Possible Database Format for Virtual Fieldwork Experiences

Title with link
Location & Landscape Region
Geologic Key Words
File Type/Description
Photo date(s)
Sarah Miller
Norwich, NY

Allegheny Plateau

Use the graphic organizer to explore the geology of Norwich in this hike from Canaswacta Creek to the quarry a top West Hill. This VFT goes beyond a tour and uses embedded photos to allow students to explore. This VFT might be used multiple times in the course as increasing sophistication will allow students to gradually better answer the question "Why does this place look the way it does?"
Sedimentary rock, marine sedimentary rock, sandstone, glacial, valley, plateau, quarry, economic geology, stream
Interactive web site

Exploratory Field Trip

Summer 2006
Don Duggan-Haas
Hamilton, NY

Allegheny Plateau

The vignette takes the form of examples used in The National Science Education Standards (National Research Council, 1996). The vignette is a composite of experiences together with bits of fiction. All names are fictitious. The vignette is not intended to serve as a model of what to do but rather as food for thought.
Sedimentary rock, marine sedimentary rock, sandstone, limestone, plateau, quarry, economic geology
Web site with vignette and unstructured photo set
Spring & Summer 2005
Allers, Cleveland & Spanneut
Chapman Creek VFT

Worksheet (.doc) (.html)

New Hartford, NY

Line between Tug Hill Plateau and Hudson-Mohawk Lowlands

The VFT guides you along Chapman Creek on Parry Middle School's property. The creek crosses the line between two landscape regions -- the Tug Hill Plateau and the Hudson-Mohawk Lowlands. The technological design is highlighted by clickable questions. For example, to evaluate topographic map reading skills, students can click on arrows to indicate direction of stream flow.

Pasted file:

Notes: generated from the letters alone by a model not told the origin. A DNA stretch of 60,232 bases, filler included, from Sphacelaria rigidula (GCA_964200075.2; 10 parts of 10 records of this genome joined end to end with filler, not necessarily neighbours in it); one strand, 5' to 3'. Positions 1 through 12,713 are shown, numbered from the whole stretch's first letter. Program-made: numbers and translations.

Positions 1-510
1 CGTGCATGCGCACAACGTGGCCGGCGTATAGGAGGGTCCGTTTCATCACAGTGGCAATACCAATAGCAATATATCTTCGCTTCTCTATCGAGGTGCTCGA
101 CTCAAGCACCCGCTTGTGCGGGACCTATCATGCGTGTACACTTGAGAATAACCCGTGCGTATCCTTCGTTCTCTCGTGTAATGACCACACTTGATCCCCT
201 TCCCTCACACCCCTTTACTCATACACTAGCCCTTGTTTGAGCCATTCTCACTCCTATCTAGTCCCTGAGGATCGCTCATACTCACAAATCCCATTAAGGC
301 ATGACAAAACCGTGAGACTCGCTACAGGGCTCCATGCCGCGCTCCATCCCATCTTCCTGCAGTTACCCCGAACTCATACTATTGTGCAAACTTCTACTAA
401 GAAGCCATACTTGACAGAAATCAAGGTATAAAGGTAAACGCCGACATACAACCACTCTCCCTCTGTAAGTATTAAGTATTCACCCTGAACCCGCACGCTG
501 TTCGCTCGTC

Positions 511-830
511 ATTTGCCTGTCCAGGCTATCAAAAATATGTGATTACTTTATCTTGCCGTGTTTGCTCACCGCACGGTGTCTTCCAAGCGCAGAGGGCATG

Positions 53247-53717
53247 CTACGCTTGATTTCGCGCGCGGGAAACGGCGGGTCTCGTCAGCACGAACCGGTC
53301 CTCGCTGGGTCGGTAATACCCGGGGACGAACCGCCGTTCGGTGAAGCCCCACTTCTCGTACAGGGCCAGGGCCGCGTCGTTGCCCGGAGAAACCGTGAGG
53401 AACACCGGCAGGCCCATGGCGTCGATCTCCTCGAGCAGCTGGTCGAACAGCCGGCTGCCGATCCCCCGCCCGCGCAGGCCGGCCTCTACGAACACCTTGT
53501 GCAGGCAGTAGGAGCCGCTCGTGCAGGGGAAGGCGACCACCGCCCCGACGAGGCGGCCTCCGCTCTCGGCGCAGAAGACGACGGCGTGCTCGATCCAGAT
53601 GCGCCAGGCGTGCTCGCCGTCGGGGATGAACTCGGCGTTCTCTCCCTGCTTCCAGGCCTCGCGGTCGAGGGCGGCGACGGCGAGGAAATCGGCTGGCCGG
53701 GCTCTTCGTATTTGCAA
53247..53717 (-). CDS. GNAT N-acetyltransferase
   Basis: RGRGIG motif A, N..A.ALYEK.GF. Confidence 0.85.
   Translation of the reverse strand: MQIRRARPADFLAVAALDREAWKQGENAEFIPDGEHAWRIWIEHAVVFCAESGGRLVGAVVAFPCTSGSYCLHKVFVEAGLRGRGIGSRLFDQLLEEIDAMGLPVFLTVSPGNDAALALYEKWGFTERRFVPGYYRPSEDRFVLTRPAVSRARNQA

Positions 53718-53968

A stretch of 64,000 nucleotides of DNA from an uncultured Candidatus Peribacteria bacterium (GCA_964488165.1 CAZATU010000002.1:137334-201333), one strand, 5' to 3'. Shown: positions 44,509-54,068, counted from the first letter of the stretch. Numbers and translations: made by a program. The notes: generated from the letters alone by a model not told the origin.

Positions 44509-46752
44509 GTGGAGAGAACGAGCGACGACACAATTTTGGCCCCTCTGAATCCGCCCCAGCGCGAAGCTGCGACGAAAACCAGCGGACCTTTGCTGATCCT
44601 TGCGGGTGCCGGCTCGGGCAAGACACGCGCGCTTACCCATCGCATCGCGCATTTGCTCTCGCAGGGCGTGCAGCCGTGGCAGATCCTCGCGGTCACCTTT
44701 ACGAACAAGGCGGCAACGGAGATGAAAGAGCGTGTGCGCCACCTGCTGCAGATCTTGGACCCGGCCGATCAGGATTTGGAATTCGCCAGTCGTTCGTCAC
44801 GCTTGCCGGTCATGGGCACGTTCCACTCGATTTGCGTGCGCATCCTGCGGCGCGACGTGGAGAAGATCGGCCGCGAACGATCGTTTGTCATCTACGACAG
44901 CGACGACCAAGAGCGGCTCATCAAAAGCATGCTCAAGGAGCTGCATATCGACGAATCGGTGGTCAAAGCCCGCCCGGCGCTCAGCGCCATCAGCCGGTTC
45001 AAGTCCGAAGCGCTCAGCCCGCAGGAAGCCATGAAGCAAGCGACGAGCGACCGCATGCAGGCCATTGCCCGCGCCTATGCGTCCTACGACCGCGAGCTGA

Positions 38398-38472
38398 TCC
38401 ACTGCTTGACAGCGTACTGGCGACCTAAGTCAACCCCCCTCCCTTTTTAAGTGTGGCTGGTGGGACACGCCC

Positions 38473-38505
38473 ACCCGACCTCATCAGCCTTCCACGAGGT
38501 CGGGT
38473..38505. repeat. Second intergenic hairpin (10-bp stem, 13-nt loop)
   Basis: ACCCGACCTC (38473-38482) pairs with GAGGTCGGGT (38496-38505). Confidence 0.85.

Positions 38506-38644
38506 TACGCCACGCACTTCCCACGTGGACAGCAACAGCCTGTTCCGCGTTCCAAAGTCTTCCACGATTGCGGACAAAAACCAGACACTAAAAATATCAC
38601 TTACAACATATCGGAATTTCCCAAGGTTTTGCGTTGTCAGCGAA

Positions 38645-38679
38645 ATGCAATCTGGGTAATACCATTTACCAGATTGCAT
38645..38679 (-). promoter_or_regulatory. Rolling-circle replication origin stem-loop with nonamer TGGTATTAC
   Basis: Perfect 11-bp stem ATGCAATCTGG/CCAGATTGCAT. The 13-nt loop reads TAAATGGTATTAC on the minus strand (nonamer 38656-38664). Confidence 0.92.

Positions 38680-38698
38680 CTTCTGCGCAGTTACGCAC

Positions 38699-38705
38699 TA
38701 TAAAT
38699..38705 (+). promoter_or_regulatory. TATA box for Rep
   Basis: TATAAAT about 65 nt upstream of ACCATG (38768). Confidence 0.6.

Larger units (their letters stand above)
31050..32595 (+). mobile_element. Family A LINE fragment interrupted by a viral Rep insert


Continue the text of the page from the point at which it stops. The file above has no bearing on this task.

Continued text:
Uncomformity, conglomerate, landscape regions, plateau, lowlands, waterfalls
Quicktime Interactive Movie originally created using Apple's Keynote software; accompanying worksheet

Guided Tour

November 2006
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Clickable Map

Coming soon! Google Earth file linking the above locations. A file does exist, but the server is not currently configured for kmz and kml files. Contact Don for the file.

Below offers a hint of what the above file does in Google Earth.

More ReaL Information:

Geological Society of America, October 2006:

Ross, Robert M., Paleontological Research Institution, Duggan-Haas, Don, Department of Educational Studies, Colgate University, Miller, Sarah R., Norwich High School, and, Humbert, S. Elizabeth, Paleontological Research Institution

Facilitating Acquisition Of Pedagogical Content Knowledge In Early Career Earth Science Teachers: The ReaL Earth System Inquiry Project

GSA 2006 ReaL Conference PowerPoint (ppt (a very large file)) (html)

Institute Agenda. The program officially began with an institute at The Museum of the Earth from August 14 through August 19, 2005.
Lab plot. This simple grid is intended to provide fodder for discussion on the nature of school laboratory work. For more fodder, see America's Lab Report, a report on the state of school laboratories from National Academy Press.
Specimen Labels. Useful for your field trips.